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Approximate Bayesian Computation. Studying demographic parameters. Joao Lopes, Mark Beaumont University of Reading joao.lopes@rdg.ac.uk. ABC algorithm:. Assumptions: Discordance between gene and species trees is not expected Mutation rate is variable in space, but not in time Features:

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approximate bayesian computation

Approximate Bayesian Computation

Studying demographic parameters

Joao Lopes, Mark Beaumont

University of Reading

joao.lopes@rdg.ac.uk

slide2

ABC algorithm:

  • Assumptions:
    • Discordance between gene and species trees is not expected
    • Mutation rate is variable in space, but not in time
  • Features:
    • Based on construction of gene trees using The Coalescent model
    • Easily applied to 4 or 5 populations/species
    • Some tweaks are necessary to use in more populations
  • But most importantly:
    • Handles large datasets (typically hundreds of samples per population/species)
    • Complex population/species models can be used (e.g. presence of gene flow)
    • Assumptions can be greatly relaxed (e.g. variable mutation rate over time)
slide3

Popanc

Pop2

Pop1

  • ABC algorithm

ABC algorithm:

F = {Ne1, Ne2, NeA, m1, m2, t}

  • Sample from prior(s): Fi ~ p(F)
  • Simulate data, given Fi: Di ~ p(D | Fi)
  • Summarize Di with set of Summary Statistics obtaining Si; go to 1. until N points (S,F) have been created.
  • _
  • Acceptthe points whose S is within a distance d from s’ the real data summarized by the same set.
  • _
  • Correct the values F according to their distance from the real data by performing a local linear regression

NeA

t

m2

Ne1

m1

Ne2

The population model

slide4

Simulated data

DNA sequence data (1 locus)

Pop1: 45 samples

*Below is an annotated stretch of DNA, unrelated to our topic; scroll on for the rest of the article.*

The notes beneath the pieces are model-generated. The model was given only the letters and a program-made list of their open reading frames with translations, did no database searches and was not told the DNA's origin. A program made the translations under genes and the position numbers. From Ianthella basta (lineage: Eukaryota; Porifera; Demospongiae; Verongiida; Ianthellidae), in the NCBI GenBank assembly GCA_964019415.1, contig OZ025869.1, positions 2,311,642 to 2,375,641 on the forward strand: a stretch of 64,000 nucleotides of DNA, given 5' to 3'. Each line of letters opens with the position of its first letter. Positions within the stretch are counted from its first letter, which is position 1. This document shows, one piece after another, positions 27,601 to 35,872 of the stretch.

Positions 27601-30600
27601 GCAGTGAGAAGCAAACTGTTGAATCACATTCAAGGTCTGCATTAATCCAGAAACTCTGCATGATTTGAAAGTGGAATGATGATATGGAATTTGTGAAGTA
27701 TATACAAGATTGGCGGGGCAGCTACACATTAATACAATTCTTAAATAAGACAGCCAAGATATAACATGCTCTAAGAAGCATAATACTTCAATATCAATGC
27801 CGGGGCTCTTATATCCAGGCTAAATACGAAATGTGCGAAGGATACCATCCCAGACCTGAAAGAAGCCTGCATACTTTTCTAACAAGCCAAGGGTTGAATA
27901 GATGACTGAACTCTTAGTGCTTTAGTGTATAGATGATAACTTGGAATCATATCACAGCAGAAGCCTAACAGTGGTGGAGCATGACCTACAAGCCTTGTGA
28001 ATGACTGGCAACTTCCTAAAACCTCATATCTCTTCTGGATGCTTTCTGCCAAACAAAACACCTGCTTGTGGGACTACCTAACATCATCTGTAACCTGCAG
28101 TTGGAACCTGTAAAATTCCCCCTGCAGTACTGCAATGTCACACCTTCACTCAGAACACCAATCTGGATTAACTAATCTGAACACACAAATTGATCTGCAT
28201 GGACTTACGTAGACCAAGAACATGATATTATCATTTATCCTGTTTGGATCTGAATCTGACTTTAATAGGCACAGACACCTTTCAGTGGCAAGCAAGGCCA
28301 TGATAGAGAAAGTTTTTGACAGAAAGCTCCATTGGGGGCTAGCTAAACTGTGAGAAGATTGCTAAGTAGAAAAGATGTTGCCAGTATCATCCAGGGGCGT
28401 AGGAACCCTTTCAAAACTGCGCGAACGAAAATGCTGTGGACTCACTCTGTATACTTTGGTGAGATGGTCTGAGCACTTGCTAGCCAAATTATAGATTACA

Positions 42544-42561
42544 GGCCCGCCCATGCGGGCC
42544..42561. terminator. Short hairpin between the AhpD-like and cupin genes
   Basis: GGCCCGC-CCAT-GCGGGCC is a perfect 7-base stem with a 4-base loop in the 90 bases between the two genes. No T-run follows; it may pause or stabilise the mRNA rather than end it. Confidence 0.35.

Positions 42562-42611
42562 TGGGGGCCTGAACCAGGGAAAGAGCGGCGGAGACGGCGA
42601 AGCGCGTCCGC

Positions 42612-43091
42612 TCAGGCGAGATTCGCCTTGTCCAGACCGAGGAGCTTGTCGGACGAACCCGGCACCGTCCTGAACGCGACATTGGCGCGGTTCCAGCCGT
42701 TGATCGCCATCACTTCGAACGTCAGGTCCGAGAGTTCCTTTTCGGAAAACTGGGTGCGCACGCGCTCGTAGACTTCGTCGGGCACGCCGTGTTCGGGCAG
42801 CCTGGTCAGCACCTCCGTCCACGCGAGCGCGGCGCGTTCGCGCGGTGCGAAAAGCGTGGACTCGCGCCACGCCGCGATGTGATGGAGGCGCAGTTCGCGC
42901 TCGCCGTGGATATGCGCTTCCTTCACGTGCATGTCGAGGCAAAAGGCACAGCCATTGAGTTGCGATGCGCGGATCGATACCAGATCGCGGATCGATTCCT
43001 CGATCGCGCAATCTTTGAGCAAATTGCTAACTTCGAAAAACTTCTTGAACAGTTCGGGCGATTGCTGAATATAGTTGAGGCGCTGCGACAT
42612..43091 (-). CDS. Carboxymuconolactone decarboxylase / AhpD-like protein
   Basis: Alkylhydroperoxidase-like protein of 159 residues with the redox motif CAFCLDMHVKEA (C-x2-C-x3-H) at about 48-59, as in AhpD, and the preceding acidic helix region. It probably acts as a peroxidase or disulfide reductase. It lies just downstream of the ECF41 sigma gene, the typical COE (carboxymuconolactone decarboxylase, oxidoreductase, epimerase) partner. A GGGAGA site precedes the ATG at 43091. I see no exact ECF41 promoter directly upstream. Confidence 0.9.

Pop2: 55 samples

ABC: 200 data sets

Comparison with MCMC: 10 data sets

  • Summary Statistics used:
  • mean of pairwise differences
    • in each population
    • both populations joined together
  • number of segregating sites
    • in each population
    • both populations joined together
  • number of haplotypes
    • in each population
    • both populations joined together

Relative Mean Integrated Square Error (relMISE):

,

where n is the number of accepted points, fi is the value

of a determined parameter for the ith point and f‘ is the

true value of the parameter.

slide5

“real” data

ABC

prior distribution

MCMC

  • Simulated data

‘Real’ data and Prior information

10000

20000

5000

0

0

5000

0 12500

0 40000

0 10000

0 0.0005

0 0.0005

0 10000

Ne1

Ne2

NeA

m1

m2

t

slide6

Simulated data

ABC (500 000 iter, tol=0.02, logit transf, sstats=9 ):

Simulation 8:

Mig1

Mig2

Tev

Ne1

Ne2

Neanc

average relMISE: (10 data sets)

slide7

Simulated data: optimized ABC method

ABC (2500 000 iter, tol=0.004, log transf, sstats=9):

Simulation 8:

Mig1

Mig2

Tev

Ne1

Ne2

Neanc

average relMISE: (10 data sets)

slide8

Simulated data: adding summary stats

ABC (2500 000 iter, tol=0.004, log transf, sstats=21)

Simulation 8:

Mig1

Mig2

Tev

Ne1

Ne2

Neanc

average relMISE: (10 data sets)

slide9

Popanc

Popanc

Pop2

Pop2

Pop1

Pop1

Model-choice: migration present/absent

ABC (1000 000 iter, tol=0.004, log transf, sstats=21):

Population model 1 (M = M1)

Population model 2 (M = M2)

or

x

pM1 = 2%

pM2 = 98%

(10 data sets)

slide10

Simulated data: using model-choice step

ABC (2500 000 iter, tol=0.004, log transf, sstats=21):

Simulation 8:

Mig1

Mig2

Tev

Ne1

Ne2

Neanc

average relMISE: (10 data sets)

slide11

Simulated data: 10 vs 200 datasets

ABC (2500 000 iter, tol=0.004, log transf, sstats=21):

Simulation 8:

Mig1

Mig2

Tev

Ne1

Ne2

Neanc

average relMISE: (10 data sets) and (200 data sets)

slide12

Conclusions:

  • Comparison between ABC and MCMC methods:
    • ABC up to 2 orders of magnitude faster than MCMC method for single locus
    • ABC modes are similar to MCMC (full likelihood method)
    • Can easily incorporate more complex population models with relaxed assumptions
    • Using a model-framework comes just naturally from the ABC approach
    • Easily handles multi-modal Posterior distributions
    • Does not have problems associated with Local Maximums in Likelihood distributions
  • ABC improves with:
    • parameters transformation
    • more iterations
    • more summary statistics
    • model-choice framework
slide13

Take home message:

  • Phylogenetic methods based on gene trees using The Coalescence are being greatly explored.
  • These methods will be available in a near by future
slide14

Acknowledgements

I would like to acknowledge David Balding for providing frequent meetings on the subject. And also a special thanks to Mark Beaumont for advice and comments on the work.

Support for this work was provided by EPSRC.

joao.lopes@rdg.ac.uk

http://www.rdg.ac.uk/~sar05sal